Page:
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They do say medically trained people can be the last people to seek treatment! I'm glad you are seeing some steady recovery. You are so right about the insight into ageing. I often sit with my dad who is in his 70's now, and he moans about being creaky and can't move as he did.


Then I moan a little about being tired and not being able to move as I did and then we look at each other and just laugh because thankfully we are both here and just slowed down enough to enjoy and appreciate the moments and time we have together which is beautiful really.


Limits are hard to accept whatever your age or whatever the reason change was wrought.

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You sound like me, but mine was cigs & drink and I was "God gave me epilepsy so he will take care of me as I have had my share of bad

luck in life"  Think he was testing me though.


If you don't believe in God,  sorry as I do. Also on a go slow as I am

getting past it ha.    Life is good xx


Hope you are well now.



WinB143 xx

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Hi there Tecumseh, I too work in the medical profession and did a similar denial thing in October last year.


When the headache (and chest and leg muscle spasms) started I was walking across the road to my parents and rang my GP under my mums advice, I managed to persuade him it was probably a virus because I had a fever (since learned this is a side effect of acute SAH); the day after my headache started I was cooking curries (very slowly but determinedly) and only went to the doctor on day 3 because my husband and son forced me too because every time I stood up I cried out and nearly collapsed at one point; 8 hours later I was in neuro ICU in the specialist centre an hour away, I was there for a week and I too was diagnosed with a NASAH perimesencephalic haemorrhage.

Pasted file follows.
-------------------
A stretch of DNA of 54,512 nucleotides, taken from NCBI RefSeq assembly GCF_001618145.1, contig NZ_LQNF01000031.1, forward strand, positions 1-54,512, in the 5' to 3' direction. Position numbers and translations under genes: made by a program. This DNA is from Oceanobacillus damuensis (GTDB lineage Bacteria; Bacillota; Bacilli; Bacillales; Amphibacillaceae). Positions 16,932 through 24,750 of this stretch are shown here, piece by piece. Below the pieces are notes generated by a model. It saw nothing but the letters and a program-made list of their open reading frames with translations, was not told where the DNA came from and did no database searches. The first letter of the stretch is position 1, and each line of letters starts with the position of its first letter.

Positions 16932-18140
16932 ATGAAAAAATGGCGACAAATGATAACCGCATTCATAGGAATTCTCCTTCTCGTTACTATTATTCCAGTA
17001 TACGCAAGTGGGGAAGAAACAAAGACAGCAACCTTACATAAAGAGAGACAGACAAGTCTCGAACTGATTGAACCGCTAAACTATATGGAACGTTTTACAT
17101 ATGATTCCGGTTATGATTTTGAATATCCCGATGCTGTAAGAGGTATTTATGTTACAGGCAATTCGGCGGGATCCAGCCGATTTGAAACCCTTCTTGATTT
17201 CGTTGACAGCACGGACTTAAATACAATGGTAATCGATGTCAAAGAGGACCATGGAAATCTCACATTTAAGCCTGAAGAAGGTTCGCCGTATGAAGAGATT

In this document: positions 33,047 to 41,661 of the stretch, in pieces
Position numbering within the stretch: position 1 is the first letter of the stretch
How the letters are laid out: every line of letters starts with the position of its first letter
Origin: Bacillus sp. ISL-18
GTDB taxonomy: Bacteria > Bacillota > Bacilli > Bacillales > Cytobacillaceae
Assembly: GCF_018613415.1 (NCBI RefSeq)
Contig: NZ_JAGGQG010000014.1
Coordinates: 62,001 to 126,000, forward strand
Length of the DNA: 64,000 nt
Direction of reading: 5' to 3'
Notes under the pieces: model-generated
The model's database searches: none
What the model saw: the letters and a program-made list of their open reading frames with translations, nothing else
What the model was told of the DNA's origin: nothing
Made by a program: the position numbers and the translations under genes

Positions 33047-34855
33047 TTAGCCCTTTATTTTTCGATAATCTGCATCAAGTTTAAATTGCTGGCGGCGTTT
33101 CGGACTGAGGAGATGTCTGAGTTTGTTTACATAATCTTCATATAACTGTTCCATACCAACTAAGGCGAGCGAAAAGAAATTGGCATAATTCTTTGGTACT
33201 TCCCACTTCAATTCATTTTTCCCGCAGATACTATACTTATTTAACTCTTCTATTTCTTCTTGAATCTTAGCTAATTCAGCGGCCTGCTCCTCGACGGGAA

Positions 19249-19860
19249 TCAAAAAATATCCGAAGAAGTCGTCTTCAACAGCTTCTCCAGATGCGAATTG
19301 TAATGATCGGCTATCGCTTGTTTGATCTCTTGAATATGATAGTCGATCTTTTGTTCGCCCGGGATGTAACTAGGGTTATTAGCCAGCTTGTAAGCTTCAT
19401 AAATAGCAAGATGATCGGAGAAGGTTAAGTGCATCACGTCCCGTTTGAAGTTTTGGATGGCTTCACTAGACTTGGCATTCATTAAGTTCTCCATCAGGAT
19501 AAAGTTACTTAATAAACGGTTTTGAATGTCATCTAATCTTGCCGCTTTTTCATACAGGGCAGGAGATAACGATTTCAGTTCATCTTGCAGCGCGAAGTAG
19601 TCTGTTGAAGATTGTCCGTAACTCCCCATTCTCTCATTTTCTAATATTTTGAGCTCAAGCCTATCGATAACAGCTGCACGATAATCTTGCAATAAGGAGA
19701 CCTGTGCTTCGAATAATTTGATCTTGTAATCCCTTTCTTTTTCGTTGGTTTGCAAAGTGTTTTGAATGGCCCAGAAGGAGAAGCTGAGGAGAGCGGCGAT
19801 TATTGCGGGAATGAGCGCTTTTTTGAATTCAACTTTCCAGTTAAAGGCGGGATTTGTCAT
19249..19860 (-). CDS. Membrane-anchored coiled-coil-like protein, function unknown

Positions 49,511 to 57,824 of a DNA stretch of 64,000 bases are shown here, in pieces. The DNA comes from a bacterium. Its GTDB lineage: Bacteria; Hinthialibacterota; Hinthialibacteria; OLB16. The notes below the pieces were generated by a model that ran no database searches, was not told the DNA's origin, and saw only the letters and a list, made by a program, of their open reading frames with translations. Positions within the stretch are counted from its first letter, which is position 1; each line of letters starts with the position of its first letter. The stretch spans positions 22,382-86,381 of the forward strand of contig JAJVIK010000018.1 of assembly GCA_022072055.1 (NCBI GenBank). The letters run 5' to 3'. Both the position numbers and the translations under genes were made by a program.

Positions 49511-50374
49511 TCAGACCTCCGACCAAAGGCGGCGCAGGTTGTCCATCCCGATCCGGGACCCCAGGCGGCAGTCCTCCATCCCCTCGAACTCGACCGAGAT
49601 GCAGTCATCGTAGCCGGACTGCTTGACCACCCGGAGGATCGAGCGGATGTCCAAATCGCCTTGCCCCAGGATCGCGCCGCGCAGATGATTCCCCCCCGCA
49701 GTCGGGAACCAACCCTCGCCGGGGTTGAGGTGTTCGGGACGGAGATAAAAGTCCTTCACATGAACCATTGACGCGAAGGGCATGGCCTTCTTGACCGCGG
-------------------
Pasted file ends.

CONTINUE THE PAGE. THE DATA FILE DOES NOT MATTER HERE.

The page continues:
Looking back I knew something was terribly wrong but as I had never had a headache before I just assumed that was normal for a headache and I think I was not thinking straight! The consultant said my only risk factors were being female and stress.. I have definitely chilled out and as you say have made myself slow down.


My family felt very guilty they had not taken me to the doctor earlier but I was being very stubborn and was playing it down not to upset them.


I have definitely looked at life differently and appreciated so much more and try to worry less. As one of my friend's told me "don't walk out to meet danger"... I try not to.


Thank you for sharing your story.

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I did the denial thing too, but it was because I'd never had a headache so bad and had never heard that "the worst headache of your life" can be the sign of a stroke. I actually sat through a movie, went home and tried to take a nap, and all the while I was completely in so much pain that every beam of light and every sound made me want to vomit. Looking back it made no sense to NOT be alarmed. If I hadn't posted on Facebook "I have the worst headache of my life, is this what a migraine feels like?" Thank God among the suggestions to take Excedrin and drink coffee were people in the medical field saying "Go to the hospital! Go now!" and one of them started texting me furiously. 


So I finally did, six hours later. So thankful I did. No telling what the outcome might have been. 


I find it interesting that studies show that most people have a good outcome. I've always wondered what that means? To me a good outcome is no deficits or impact on their lives. I know my neurosurgeon thinks I had a good outcome but she has no idea that three years later I'm on medication (I never was on a single thing before) for chronic daily headaches. I don't consider that a good outcome. She hasn't bothered to follow up. It seems from here and the people I know personally, that there are a lot of not great outcomes. Not necessarily HORRIBLE outcomes, but not "good" outcomes.